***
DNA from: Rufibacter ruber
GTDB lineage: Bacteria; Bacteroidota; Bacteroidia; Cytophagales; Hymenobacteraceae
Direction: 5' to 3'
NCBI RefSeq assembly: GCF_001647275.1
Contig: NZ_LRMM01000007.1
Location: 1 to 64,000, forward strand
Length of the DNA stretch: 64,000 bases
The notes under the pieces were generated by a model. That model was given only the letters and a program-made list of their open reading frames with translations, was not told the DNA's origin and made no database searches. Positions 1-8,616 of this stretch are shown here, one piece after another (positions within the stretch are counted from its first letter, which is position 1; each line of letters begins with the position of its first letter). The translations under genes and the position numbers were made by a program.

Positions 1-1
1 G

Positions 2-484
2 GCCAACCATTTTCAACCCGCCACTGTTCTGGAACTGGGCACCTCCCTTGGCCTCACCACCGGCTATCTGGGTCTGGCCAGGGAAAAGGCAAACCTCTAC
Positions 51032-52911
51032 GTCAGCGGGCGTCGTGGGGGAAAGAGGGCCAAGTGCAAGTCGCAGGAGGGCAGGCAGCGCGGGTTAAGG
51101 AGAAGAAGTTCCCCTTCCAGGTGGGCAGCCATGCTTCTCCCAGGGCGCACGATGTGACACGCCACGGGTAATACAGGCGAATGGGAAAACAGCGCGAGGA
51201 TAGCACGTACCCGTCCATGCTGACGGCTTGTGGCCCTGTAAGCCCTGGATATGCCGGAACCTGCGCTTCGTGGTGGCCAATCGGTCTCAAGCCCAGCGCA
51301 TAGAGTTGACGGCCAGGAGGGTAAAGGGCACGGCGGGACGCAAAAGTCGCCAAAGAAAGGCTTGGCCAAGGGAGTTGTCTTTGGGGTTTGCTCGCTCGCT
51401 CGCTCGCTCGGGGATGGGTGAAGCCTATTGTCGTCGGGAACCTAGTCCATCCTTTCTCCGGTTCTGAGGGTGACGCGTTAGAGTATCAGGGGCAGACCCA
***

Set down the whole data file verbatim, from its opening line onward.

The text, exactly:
DNA from: Rufibacter ruber
GTDB lineage: Bacteria; Bacteroidota; Bacteroidia; Cytophagales; Hymenobacteraceae
Direction: 5' to 3'
NCBI RefSeq assembly: GCF_001647275.1
Contig: NZ_LRMM01000007.1
Location: 1 to 64,000, forward strand
Length of the DNA stretch: 64,000 bases
The notes under the pieces were generated by a model. That model was given only the letters and a program-made list of their open reading frames with translations, was not told the DNA's origin and made no database searches. Positions 1-8,616 of this stretch are shown here, one piece after another (positions within the stretch are counted from its first letter, which is position 1; each line of letters begins with the position of its first letter). The translations under genes and the position numbers were made by a program.

Positions 1-1
1 G

Positions 2-484
2 GCCAACCATTTTCAACCCGCCACTGTTCTGGAACTGGGCACCTCCCTTGGCCTCACCACCGGCTATCTGGGTCTGGCCAGGGAAAAGGCAAACCTCTAC
Positions 51032-52911
51032 GTCAGCGGGCGTCGTGGGGGAAAGAGGGCCAAGTGCAAGTCGCAGGAGGGCAGGCAGCGCGGGTTAAGG
51101 AGAAGAAGTTCCCCTTCCAGGTGGGCAGCCATGCTTCTCCCAGGGCGCACGATGTGACACGCCACGGGTAATACAGGCGAATGGGAAAACAGCGCGAGGA
51201 TAGCACGTACCCGTCCATGCTGACGGCTTGTGGCCCTGTAAGCCCTGGATATGCCGGAACCTGCGCTTCGTGGTGGCCAATCGGTCTCAAGCCCAGCGCA
51301 TAGAGTTGACGGCCAGGAGGGTAAAGGGCACGGCGGGACGCAAAAGTCGCCAAAGAAAGGCTTGGCCAAGGGAGTTGTCTTTGGGGTTTGCTCGCTCGCT
51401 CGCTCGCTCGGGGATGGGTGAAGCCTATTGTCGTCGGGAACCTAGTCCATCCTTTCTCCGGTTCTGAGGGTGACGCGTTAGAGTATCAGGGGCAGACCCA